Advanced

Enzymatic Hydrolysis of Organic Phosphates Adsorbed on Mineral Surfaces

Olsson, Rickard; Giesler, Reiner; Loring, John S. and Persson, Per LU (2012) In Environmental Science & Technology 46. p.285-291
Abstract
Esters of phosphoric acid constitute a sizable fraction of the total phosphorus supply in the environment and thus play an important role in the global phosphorus cycle. Enzymatic hydrolysis of these esters to produce orthophosphate is often a required reaction preceding phosphorus uptake by plants and microorganisms. Generally, adsorption to environmental particles is assumed to limit this process. Here we show, however, that the rate of enzymatic hydrolysis of glucose-1-phosphate (G1P) adsorbed on goethite by acid phosphatase (AcPase) can be of the same order of magnitude as in aqueous solution. The surface process releases carbon to the solution whereas orthophosphate remains adsorbed on goethite. This hydrolysis reaction is strictly an... (More)
Esters of phosphoric acid constitute a sizable fraction of the total phosphorus supply in the environment and thus play an important role in the global phosphorus cycle. Enzymatic hydrolysis of these esters to produce orthophosphate is often a required reaction preceding phosphorus uptake by plants and microorganisms. Generally, adsorption to environmental particles is assumed to limit this process. Here we show, however, that the rate of enzymatic hydrolysis of glucose-1-phosphate (G1P) adsorbed on goethite by acid phosphatase (AcPase) can be of the same order of magnitude as in aqueous solution. The surface process releases carbon to the solution whereas orthophosphate remains adsorbed on goethite. This hydrolysis reaction is strictly an interfacial process governed by the properties of the interface. A high surface concentration of substrate mediates the formation of a catalytically active layer of AcPase, and although adsorption likely reduces the catalytic efficiency of the enzyme, this reduction is almost balanced by the fact that enzyme and substrate are concentrated at the mineral surfaces. Our results suggest that mineral surfaces with appropriate surface properties can be very effective in concentrating substrates and enzymes thereby creating microchemical environments of high enzymatic activity. Hence, also strongly adsorbed molecules in soils and aquatic environments may be subjected to biodegradation by extracellular enzymes. (Less)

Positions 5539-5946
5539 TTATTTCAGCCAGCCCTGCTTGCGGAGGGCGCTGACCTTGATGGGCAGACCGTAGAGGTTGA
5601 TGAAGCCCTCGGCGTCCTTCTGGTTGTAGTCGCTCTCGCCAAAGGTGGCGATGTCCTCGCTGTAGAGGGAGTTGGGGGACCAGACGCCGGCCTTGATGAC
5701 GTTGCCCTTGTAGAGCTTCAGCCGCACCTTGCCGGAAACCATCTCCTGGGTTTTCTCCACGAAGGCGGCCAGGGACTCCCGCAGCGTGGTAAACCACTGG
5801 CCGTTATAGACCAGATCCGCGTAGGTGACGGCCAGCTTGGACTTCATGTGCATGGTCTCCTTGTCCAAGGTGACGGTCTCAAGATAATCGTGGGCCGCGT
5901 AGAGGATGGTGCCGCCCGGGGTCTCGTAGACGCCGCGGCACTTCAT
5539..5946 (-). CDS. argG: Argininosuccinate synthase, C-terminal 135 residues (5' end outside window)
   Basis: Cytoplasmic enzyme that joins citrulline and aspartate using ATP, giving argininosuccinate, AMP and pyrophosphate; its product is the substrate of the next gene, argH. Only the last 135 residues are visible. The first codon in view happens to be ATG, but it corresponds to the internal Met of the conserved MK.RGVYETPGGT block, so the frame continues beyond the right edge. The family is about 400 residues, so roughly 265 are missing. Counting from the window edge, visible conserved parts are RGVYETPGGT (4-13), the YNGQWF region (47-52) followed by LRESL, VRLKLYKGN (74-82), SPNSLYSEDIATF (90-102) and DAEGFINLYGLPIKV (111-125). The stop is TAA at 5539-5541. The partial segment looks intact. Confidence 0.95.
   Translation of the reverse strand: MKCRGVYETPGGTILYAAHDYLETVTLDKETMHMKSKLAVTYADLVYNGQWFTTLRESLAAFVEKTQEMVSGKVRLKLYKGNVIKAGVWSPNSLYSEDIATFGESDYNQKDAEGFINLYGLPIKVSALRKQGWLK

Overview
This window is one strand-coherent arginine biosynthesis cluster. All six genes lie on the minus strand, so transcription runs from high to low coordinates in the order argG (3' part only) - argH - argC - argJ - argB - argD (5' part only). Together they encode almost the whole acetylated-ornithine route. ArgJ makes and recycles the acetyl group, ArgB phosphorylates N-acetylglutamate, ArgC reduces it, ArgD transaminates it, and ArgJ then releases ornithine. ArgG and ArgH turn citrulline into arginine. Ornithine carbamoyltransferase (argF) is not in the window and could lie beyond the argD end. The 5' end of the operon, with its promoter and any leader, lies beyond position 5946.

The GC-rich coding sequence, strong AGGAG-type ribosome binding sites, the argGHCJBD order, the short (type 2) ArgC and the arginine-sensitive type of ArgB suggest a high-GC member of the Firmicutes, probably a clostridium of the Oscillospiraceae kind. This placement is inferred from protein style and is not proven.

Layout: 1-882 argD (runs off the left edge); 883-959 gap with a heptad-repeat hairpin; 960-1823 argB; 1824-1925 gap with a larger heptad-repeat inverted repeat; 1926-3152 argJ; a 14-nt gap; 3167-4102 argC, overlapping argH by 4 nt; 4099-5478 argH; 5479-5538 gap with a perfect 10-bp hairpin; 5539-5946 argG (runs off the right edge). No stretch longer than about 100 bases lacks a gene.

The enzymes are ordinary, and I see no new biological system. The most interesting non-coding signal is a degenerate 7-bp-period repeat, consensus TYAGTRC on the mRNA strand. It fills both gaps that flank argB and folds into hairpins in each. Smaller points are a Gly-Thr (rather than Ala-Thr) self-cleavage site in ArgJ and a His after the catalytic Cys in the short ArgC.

Please use this url to cite or link to this publication:
author
publishing date
type
Contribution to journal
publication status
published
subject
in
Environmental Science & Technology
volume
46
pages
285 - 291
publisher
The American Chemical Society
external identifiers
  • scopus:84855331270
ISSN
1520-5851
DOI
10.1021/es2028422
language
English
LU publication?
no
id
38748fed-a181-406e-ae53-a7bc9b3d6aab (old id 4332272)
date added to LUP
2014-03-04 09:45:41
date last changed
2017-09-03 04:01:53
@article{38748fed-a181-406e-ae53-a7bc9b3d6aab,
  abstract     = {Esters of phosphoric acid constitute a sizable fraction of the total phosphorus supply in the environment and thus play an important role in the global phosphorus cycle. Enzymatic hydrolysis of these esters to produce orthophosphate is often a required reaction preceding phosphorus uptake by plants and microorganisms. Generally, adsorption to environmental particles is assumed to limit this process. Here we show, however, that the rate of enzymatic hydrolysis of glucose-1-phosphate (G1P) adsorbed on goethite by acid phosphatase (AcPase) can be of the same order of magnitude as in aqueous solution. The surface process releases carbon to the solution whereas orthophosphate remains adsorbed on goethite. This hydrolysis reaction is strictly an interfacial process governed by the properties of the interface. A high surface concentration of substrate mediates the formation of a catalytically active layer of AcPase, and although adsorption likely reduces the catalytic efficiency of the enzyme, this reduction is almost balanced by the fact that enzyme and substrate are concentrated at the mineral surfaces. Our results suggest that mineral surfaces with appropriate surface properties can be very effective in concentrating substrates and enzymes thereby creating microchemical environments of high enzymatic activity. Hence, also strongly adsorbed molecules in soils and aquatic environments may be subjected to biodegradation by extracellular enzymes.},
  author       = {Olsson, Rickard and Giesler, Reiner and Loring, John S. and Persson, Per},
  issn         = {1520-5851},
  language     = {eng},
  pages        = {285--291},
  publisher    = {The American Chemical Society},
  series       = {Environmental Science & Technology},
  title        = {Enzymatic Hydrolysis of Organic Phosphates Adsorbed on Mineral Surfaces},
  url          = {http://dx.doi.org/10.1021/es2028422},
  volume       = {46},
  year         = {2012},
}